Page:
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Density, parasitism, and sexual reproduction are strongly correlated in lake Daphnia populations


Duffy, Meghan A. et al. (2022), Density, parasitism, and sexual reproduction are strongly correlated in lake Daphnia populations, Dryad, Dataset,


Many organisms can reproduce both asexually and sexually. For cyclical parthenogens, periods of asexual reproduction are punctuated by bouts of sexual reproduction, and the shift from asexual to sexual reproduction has large impacts on fitness and population dynamics. We studied populations of Daphnia dentifera to determine the amount of investment in sexual reproduction as well as the factors associated with variation in investment in sex. To do so, we tracked host density, infections by nine different parasites, and sexual reproduction in 15 lake populations of D. dentifera for three years. Sexual reproduction was seasonal, with male and ephippial female production beginning as early as late September and generally increasing through November. However, there was substantial variation in the prevalence of sexual individuals across populations, with some populations remaining entirely asexual throughout the study period and others shifting almost entirely to sexual females and males. We found strong relationships between density, prevalence of infection, parasite species richness, and sexual reproduction in these populations. However, strong collinearity between density, parasitism, and sexual reproduction means that further work will be required to disentangle the causal mechanisms underlying these relationships.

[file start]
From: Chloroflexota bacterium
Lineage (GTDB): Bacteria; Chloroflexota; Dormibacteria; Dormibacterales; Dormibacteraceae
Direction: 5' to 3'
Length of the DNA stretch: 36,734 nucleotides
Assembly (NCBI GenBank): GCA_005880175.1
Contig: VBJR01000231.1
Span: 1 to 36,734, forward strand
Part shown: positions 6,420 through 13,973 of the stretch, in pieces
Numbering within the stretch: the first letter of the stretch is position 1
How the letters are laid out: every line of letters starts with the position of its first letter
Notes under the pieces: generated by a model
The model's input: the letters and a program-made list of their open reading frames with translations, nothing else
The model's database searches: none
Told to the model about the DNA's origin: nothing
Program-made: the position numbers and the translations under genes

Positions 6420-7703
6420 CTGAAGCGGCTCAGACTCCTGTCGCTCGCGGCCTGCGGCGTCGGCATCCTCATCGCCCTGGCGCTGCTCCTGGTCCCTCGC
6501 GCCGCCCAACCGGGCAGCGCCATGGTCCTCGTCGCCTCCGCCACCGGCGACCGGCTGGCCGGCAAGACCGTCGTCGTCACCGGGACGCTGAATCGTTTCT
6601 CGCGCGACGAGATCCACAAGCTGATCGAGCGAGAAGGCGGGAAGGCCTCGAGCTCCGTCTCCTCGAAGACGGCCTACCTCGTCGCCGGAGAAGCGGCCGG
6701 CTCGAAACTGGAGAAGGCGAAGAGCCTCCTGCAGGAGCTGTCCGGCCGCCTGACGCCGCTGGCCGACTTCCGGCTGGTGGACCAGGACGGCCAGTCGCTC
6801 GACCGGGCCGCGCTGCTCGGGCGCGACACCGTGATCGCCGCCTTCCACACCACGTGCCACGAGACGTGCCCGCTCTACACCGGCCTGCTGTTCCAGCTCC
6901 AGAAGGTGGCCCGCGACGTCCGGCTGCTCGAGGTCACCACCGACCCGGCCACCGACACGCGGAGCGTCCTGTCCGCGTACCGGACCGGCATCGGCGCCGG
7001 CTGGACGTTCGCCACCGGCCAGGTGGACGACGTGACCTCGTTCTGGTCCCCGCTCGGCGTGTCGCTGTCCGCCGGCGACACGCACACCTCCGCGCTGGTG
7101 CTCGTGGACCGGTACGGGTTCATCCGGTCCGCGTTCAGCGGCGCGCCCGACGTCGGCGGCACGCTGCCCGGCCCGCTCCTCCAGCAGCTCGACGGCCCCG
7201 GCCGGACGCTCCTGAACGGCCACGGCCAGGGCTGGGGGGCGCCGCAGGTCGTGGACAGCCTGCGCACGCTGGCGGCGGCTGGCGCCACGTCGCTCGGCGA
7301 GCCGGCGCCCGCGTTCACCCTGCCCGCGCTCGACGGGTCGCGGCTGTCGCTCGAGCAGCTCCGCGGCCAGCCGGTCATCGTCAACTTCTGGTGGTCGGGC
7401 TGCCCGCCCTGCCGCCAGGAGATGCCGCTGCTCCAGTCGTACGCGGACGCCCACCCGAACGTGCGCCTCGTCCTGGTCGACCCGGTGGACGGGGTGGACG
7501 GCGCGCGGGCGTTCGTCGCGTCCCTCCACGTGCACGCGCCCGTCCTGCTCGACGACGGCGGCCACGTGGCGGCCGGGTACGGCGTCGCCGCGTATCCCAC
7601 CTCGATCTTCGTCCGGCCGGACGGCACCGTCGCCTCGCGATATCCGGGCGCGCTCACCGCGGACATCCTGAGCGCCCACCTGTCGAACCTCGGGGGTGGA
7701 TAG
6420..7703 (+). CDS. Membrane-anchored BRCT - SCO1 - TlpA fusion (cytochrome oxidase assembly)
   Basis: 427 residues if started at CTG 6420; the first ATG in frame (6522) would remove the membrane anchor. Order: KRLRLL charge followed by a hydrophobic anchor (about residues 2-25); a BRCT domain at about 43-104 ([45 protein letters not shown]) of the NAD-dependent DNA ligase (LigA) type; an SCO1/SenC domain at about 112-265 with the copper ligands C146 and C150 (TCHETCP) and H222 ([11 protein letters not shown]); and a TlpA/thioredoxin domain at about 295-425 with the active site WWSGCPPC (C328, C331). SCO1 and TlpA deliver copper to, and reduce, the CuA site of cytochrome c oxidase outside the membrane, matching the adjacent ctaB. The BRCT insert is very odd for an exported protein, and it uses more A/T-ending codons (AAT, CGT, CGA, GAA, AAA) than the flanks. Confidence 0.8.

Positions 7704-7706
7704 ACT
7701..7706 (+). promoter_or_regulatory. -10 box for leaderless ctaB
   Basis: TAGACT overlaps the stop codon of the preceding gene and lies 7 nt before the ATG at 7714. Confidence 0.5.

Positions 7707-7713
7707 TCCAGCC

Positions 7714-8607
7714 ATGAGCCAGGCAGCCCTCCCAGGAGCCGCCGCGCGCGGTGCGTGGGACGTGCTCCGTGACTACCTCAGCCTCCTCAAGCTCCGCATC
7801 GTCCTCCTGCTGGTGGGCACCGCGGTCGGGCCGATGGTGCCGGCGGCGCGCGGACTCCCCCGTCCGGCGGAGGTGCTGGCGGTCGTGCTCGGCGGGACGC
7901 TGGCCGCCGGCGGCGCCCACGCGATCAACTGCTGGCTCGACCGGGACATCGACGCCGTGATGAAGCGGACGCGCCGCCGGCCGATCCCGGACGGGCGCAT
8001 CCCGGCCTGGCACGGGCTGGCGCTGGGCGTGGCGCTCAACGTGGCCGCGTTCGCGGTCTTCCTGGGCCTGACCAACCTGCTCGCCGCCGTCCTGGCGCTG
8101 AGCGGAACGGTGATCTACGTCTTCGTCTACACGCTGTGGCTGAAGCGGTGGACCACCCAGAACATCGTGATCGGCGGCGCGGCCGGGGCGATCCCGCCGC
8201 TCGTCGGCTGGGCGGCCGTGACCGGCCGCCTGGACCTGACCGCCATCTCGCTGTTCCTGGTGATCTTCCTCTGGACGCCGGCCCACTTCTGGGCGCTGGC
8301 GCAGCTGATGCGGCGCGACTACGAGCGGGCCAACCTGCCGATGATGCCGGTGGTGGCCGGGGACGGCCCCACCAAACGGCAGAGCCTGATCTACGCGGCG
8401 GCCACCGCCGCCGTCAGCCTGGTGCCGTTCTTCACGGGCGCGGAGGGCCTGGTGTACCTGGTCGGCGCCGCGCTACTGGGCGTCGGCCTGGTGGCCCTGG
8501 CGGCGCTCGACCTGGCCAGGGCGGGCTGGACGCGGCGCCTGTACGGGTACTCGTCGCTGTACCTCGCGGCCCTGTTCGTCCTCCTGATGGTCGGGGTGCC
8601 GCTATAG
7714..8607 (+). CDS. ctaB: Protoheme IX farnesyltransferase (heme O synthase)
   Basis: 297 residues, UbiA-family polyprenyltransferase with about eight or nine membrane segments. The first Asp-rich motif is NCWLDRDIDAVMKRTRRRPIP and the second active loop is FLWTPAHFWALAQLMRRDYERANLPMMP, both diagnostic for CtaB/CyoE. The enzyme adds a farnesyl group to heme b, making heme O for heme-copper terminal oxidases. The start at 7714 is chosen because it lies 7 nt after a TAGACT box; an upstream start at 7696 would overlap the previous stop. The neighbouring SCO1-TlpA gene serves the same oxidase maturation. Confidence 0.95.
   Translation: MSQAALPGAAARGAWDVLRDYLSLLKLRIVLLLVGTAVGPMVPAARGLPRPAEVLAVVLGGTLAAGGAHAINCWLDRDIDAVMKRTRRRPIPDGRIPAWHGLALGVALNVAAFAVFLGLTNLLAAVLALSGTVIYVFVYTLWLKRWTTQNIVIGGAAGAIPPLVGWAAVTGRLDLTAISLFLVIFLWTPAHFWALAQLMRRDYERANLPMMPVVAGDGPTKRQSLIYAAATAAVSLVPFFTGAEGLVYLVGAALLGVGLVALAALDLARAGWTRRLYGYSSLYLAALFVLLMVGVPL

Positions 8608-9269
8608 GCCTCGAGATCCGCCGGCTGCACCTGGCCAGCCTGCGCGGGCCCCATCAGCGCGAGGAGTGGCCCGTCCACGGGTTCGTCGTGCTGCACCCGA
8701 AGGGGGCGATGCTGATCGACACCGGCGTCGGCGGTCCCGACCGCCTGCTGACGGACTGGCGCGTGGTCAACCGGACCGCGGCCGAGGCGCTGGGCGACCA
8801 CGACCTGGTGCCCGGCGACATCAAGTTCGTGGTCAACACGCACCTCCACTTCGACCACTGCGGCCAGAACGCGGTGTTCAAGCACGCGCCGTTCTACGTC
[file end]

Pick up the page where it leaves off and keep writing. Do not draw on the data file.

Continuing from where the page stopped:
Methods are described in Gowler et al. Ecology and Evolution. Briefly, the data were collected by sampling lake populations in SE Michigan and then quantifying host density, reproductive status, and infection status. The processing included calculating area under the curve for density, sexual reproduction, and infection. Additional processing is done in the scripts associated with the dataset.

Usage Notes

People with questions about the dataset can contact Meghan Duffy (


National Science Foundation, Award: 1305836

Gordon and Betty Moore Foundation, Award: GBMF9202

Division of Environmental Biology, Award: 1305836